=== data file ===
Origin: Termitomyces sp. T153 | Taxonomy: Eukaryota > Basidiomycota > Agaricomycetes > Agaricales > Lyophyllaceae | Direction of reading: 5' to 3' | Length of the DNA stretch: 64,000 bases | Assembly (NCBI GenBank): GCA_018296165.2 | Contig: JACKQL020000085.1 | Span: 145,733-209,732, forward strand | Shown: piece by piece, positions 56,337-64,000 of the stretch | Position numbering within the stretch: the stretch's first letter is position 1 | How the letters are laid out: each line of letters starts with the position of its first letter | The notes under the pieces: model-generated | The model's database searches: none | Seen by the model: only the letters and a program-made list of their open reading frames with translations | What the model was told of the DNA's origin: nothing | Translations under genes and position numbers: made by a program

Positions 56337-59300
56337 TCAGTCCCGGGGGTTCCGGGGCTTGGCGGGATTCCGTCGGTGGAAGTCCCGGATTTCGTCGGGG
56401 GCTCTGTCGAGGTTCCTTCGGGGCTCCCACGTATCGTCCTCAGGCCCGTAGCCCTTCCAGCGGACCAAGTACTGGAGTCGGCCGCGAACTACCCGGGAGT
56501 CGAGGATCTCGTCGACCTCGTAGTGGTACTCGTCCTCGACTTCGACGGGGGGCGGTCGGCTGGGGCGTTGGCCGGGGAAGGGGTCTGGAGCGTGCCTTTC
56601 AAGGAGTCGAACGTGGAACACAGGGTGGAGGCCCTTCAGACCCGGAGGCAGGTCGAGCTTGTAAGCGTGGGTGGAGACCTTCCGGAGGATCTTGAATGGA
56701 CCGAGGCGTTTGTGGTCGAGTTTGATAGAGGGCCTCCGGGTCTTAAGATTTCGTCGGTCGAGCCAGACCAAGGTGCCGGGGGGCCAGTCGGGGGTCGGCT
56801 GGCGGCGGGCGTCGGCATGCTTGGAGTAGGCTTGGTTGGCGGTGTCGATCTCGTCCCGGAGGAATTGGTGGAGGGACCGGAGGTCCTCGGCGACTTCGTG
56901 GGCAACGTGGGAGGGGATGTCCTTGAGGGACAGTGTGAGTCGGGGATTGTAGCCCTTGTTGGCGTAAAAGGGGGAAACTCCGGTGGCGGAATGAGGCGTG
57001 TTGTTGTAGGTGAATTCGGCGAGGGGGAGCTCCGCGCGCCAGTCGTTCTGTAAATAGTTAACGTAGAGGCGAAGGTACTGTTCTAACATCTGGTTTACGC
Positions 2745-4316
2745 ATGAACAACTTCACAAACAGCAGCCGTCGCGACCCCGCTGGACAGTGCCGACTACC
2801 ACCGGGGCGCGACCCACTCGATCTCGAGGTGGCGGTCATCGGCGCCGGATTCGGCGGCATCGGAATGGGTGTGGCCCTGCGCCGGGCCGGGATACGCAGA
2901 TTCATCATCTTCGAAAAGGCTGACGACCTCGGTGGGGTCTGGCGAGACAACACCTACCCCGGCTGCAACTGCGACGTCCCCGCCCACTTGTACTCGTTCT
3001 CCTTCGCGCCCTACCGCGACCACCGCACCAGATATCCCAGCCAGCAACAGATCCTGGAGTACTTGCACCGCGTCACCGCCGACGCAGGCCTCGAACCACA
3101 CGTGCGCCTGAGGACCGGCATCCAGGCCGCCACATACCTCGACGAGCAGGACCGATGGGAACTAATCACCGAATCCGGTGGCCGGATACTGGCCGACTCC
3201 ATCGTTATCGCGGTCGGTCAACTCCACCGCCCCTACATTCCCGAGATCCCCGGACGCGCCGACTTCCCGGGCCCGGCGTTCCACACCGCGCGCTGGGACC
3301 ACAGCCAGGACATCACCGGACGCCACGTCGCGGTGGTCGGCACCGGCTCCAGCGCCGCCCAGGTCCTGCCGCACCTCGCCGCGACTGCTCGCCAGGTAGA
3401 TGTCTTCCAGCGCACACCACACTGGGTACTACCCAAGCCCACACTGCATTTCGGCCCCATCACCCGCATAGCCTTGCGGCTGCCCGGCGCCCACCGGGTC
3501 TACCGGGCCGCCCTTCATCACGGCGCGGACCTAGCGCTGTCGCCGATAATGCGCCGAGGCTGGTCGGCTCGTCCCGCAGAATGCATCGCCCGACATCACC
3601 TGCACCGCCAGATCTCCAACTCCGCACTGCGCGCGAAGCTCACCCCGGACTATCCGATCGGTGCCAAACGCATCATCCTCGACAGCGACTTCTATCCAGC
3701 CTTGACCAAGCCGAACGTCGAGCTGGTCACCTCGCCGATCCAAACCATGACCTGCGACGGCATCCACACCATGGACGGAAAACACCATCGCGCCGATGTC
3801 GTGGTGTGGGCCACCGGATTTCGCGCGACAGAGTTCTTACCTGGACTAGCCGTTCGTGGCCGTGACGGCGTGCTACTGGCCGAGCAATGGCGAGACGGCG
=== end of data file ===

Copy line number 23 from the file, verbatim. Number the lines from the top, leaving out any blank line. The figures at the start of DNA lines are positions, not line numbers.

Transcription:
3801 GTGGTGTGGGCCACCGGATTTCGCGCGACAGAGTTCTTACCTGGACTAGCCGTTCGTGGCCGTGACGGCGTGCTACTGGCCGAGCAATGGCGAGACGGCG